A planned vote for unionization to be held at Toyota Motor Corp.'s Cambridge, ON, Canada, plant has been called off, and labor leaders are accusing the auto maker of deception.

“Based on a bargaining-unit employee list with over 900 new additional names submitted by Toyota late (March 18) to the (Ontario Labour Relations) Board and the International Association of Machinists and Aerospace Workers, it was clear we didn't have enough signed membership cards,” Ian Morland, district organizer for the union, says in a statement.

The IAM earlier said it had signed cards from more than 40% of the 3,100 Cambridge employees it presumed would comprise the bargaining unit. Under Ontario labor laws, at least 40% of a bargaining unit has to have signed cards to activate a vote for unionization.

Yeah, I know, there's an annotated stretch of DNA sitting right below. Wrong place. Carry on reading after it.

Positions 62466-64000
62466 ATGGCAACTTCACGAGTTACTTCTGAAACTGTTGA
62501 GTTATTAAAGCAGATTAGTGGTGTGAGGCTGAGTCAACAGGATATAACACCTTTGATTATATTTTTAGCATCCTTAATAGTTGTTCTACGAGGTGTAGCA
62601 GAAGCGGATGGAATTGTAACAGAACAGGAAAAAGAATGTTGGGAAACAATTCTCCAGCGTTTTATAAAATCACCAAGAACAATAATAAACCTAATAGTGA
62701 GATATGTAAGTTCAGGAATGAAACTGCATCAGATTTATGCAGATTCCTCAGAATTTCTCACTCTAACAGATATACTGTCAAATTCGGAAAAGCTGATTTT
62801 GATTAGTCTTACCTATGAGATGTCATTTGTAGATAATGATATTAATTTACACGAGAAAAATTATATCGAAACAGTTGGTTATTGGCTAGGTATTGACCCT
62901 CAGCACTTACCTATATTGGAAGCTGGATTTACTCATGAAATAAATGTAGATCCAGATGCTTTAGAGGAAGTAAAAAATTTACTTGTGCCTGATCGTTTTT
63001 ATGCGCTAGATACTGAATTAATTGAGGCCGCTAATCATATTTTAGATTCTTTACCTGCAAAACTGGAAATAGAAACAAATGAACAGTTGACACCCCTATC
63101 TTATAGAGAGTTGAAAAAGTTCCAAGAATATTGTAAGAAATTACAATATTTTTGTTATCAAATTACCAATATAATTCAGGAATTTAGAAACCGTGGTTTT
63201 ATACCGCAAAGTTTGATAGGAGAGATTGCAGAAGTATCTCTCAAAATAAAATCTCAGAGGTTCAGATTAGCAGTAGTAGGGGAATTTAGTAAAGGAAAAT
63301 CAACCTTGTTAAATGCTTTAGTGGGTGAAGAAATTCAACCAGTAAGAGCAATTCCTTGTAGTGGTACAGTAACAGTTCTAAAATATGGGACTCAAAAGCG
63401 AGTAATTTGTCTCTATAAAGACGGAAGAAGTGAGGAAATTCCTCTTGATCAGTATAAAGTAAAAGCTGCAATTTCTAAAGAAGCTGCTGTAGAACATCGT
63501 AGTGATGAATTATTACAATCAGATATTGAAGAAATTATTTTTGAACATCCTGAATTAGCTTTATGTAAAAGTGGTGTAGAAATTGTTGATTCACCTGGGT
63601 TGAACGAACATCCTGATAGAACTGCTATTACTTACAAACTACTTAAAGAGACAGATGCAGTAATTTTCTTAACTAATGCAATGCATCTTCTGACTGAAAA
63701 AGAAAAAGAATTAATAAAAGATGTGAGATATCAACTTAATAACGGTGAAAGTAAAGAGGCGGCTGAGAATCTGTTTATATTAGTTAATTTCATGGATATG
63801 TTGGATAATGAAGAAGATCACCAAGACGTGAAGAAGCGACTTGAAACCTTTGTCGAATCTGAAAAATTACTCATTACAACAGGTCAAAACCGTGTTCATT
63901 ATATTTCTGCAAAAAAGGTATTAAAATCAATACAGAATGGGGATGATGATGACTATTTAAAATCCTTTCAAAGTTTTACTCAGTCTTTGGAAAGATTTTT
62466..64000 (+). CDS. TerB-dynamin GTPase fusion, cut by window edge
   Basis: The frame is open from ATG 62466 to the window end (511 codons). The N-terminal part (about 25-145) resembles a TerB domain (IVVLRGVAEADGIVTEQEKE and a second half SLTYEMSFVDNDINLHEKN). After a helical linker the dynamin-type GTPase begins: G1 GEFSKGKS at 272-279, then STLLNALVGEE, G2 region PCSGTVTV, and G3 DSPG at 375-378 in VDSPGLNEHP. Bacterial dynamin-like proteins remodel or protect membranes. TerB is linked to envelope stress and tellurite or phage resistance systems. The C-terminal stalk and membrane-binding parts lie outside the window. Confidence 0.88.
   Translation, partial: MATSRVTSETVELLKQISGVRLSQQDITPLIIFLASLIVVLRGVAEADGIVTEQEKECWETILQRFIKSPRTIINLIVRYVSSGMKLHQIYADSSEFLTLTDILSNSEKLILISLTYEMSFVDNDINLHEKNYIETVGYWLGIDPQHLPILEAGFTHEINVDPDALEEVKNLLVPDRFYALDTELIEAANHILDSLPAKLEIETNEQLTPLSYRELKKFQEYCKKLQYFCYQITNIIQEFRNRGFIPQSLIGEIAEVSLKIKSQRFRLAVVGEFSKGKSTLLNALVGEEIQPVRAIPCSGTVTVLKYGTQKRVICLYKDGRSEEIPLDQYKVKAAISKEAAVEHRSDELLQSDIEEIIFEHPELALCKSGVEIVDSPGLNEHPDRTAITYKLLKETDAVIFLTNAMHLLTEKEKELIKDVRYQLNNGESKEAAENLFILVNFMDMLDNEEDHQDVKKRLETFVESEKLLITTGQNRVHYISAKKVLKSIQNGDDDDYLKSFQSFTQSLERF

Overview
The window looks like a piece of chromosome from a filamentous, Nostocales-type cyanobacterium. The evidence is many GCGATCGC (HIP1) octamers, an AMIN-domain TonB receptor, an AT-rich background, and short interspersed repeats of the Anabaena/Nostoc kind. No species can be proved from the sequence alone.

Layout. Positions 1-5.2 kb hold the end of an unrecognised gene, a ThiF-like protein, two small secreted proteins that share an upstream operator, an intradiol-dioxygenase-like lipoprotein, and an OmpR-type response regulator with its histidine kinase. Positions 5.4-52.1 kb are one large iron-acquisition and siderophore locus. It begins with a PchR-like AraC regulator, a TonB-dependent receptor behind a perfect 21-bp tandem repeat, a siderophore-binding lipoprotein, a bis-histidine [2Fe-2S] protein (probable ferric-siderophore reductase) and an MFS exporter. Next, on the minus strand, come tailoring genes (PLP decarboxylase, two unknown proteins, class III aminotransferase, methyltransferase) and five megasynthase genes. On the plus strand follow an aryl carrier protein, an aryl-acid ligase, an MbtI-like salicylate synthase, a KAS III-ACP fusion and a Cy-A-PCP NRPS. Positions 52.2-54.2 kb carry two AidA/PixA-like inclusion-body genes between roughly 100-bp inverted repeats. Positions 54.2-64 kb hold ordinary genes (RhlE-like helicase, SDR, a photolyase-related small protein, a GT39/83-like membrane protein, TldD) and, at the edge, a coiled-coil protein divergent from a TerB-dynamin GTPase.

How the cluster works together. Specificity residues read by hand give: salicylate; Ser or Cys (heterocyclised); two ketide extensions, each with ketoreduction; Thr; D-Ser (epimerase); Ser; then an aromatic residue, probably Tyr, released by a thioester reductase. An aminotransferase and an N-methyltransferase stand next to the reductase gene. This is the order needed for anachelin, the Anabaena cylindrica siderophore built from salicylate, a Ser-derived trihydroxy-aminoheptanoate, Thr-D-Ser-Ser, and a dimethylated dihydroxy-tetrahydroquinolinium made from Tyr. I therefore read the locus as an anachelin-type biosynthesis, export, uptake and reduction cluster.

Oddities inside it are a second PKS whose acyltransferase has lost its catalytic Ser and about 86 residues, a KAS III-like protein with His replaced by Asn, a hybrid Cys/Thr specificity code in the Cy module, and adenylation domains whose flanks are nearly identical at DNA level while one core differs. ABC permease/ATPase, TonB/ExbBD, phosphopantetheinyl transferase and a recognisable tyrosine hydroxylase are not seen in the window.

An attorney representing the IAM says it appears some of the 900 new names are those of people currently not employed at Cambridge.

“They included all kinds of people that hadn't worked there for years,” says James Robbins, of the Toronto law firm Cavalluzzo Hayes Shilton McIntyre & Cornish.

Toyota earlier contended the Cambridge bargaining unit was larger than 3,100 and filed an appeal with the OLRB to have the vote halted.

But the board denied the appeal, ruling the vote could take place on March 20. Toyota then submitted the list of additional employees, which it was required to do by law when filng the objection.

“It's not like we surprised them with 900 new names,” a Toyota insider tells Ward's, noting there are more than 5,000 workers employed at Cambridge.

A check of the plant's official website lists employment at 4,500 as of December 2006. Robbins says the latter figure includes non-production workers, such as administrative assistants.